Building Event-Driven Systems at the Speed of IoT

Why digital transformation requires real-time, event-driven applications and how to build, deploy, and manage them. Delivered by Blaine Mathieu, VANTIQ Chief Marketing and Product Officer, at the London IoT Expo on April 18, 2018.

 

Transcript 

Good morning everyone. My name is Blaine Matthew. I’m with VANTIQ, an application platform company to help you build real-time applications for your enterprise. And we’re here to talk about event-driven applications that involve IoT.

But before we do that, maybe to step back a bit. Although this is a conference for IoT, AI, block chain. I don’t think most of you are here to build AI solutions or block chain solutions or IoT solutions. What you’re probably here for is one of two reasons: you’re either from a startup and your goal is to disrupt existing business models, enterprises to try to reinvent how the world works reinvented digitally, or you are one of those enterprises, and you’re involved in the so-called digital transformation initiative.

You’re trying to figure out how to keep from being disrupted by the digital natives, by the startups. You want to figure out how to achieve growth levels like Amazon and Uber and Facebook and Netflix. And you want to use these technologies, AI, block chain, IoT, event driven applications, all of that, as the foundation to help take your business to the next level.

And if you don’t do that, the writing is on the wall. The trend about large enterprises being disrupted dropping off the Fortune 500 list is inexorable, it’s accelerating. And we all have to do something about that.

Now, the key challenge, or one of the key challenges, in doing that I would summarize as being about complexity.

First, there’s software everywhere. We heard Marc Andreessen say a while ago, “software is eating the world”, and now that software is distributed in the cloud, still on premise, and is increasingly on the edge. “The Edge is Eating the Cloud” our friends at Gartner say, and that’s a challenge to build applications and solutions that account for that.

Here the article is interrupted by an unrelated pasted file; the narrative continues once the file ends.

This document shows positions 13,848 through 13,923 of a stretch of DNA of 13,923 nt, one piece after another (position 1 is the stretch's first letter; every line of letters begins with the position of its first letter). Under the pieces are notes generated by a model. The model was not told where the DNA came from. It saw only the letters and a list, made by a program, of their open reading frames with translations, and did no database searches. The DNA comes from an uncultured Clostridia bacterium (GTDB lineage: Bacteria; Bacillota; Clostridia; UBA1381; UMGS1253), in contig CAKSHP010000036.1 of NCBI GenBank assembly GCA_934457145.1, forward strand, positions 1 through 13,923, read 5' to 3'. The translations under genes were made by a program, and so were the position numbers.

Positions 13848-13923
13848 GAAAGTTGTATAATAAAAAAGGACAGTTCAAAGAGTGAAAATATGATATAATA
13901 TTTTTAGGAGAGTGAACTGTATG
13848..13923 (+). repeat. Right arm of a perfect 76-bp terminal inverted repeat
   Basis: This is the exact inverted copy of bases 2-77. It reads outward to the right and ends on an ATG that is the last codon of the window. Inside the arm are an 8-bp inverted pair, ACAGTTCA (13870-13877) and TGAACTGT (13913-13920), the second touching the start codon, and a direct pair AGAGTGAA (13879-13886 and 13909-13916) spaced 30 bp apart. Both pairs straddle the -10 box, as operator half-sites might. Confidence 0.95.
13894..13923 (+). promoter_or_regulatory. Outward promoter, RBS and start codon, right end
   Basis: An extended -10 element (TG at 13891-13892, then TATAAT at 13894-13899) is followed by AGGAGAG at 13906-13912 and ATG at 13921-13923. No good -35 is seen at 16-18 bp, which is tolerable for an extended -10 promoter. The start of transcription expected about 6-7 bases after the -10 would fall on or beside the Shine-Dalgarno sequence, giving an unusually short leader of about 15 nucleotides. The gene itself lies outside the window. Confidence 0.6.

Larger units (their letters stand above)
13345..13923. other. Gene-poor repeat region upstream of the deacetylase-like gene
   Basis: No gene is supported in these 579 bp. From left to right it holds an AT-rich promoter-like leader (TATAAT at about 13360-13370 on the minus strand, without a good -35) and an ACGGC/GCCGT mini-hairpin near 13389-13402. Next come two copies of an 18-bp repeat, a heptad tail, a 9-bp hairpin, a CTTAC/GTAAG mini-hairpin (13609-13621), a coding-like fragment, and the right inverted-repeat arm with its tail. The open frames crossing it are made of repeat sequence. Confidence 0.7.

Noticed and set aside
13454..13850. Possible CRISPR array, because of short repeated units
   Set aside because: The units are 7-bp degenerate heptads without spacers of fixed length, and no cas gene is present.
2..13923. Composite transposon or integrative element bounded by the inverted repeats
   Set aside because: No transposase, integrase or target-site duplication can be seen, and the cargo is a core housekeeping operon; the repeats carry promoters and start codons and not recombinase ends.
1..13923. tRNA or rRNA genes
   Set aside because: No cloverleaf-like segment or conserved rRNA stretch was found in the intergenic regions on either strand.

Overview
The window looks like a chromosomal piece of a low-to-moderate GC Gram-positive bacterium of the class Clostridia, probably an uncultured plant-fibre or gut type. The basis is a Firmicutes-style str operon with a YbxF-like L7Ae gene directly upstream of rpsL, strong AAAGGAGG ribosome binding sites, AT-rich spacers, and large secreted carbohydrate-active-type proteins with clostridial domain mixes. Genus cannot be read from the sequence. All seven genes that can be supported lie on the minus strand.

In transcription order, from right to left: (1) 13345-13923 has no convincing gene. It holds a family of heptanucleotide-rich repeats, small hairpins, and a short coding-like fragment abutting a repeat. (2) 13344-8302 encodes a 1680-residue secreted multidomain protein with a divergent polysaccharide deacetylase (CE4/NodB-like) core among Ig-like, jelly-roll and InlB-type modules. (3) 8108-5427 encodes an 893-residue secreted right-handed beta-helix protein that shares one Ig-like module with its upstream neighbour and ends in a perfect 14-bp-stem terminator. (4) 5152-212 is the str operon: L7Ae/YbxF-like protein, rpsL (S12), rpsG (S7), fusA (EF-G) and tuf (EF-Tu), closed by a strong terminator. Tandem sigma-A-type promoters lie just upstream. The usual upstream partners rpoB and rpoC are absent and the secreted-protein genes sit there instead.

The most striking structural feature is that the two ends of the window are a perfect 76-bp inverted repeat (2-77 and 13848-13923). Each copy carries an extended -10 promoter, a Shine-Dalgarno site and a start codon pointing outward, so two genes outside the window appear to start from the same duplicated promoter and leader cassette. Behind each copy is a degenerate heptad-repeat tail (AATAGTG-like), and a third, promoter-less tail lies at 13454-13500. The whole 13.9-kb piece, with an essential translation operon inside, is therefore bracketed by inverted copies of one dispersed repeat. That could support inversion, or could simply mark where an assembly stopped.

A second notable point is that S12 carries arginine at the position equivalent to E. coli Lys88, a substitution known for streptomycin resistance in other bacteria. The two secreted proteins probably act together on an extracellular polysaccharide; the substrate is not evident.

Of course, IoT is driving a massive increase in the volume of data that’s flowing into and around and between organizations. And what do you do with that data in real time to transform your business? And then most of your enterprises are still, despite advances in AI and machine learning, filled with people. And one of your fundamental jobs is to make those people more efficient, more effective while the machines become more intelligent to truly enable what I call human-machine collaboration, not just a human machine interface, but a collaboration between systems, software machines, and people. And that will be critical to transforming your businesses.

And then all the technology that’s floating around and it’s well represented in this room, blockchain being the latest, exciting technology, that we’re all talking about and thinking about. Natural language processing, augmented reality is another one. [We’ll] probably have an AR section to this show next year.

So, huge trends. And finally, your enterprises are full of legacy technologies, legacy applications, some that you’ve built, some that you’ve bought from other companies, or even if they’re based in the cloud, I would still consider them legacy tech.

So what do you do about that?

If you’re a CIO or a technologist, you’re the brain trying to make sense of all this, and/or you need something, you need a solution that can take all of these trends, all of this data, everything that’s happening in real time and sense, analyze it in real time, but it’s not just about real time analytics and nice dashboards flashing. It’s about taking an action in real time while the data continues to flow in and around your company. That’s a big challenge. And unfortunately, those applications of today, the legacy applications I was talking about, aren’t up to that challenge.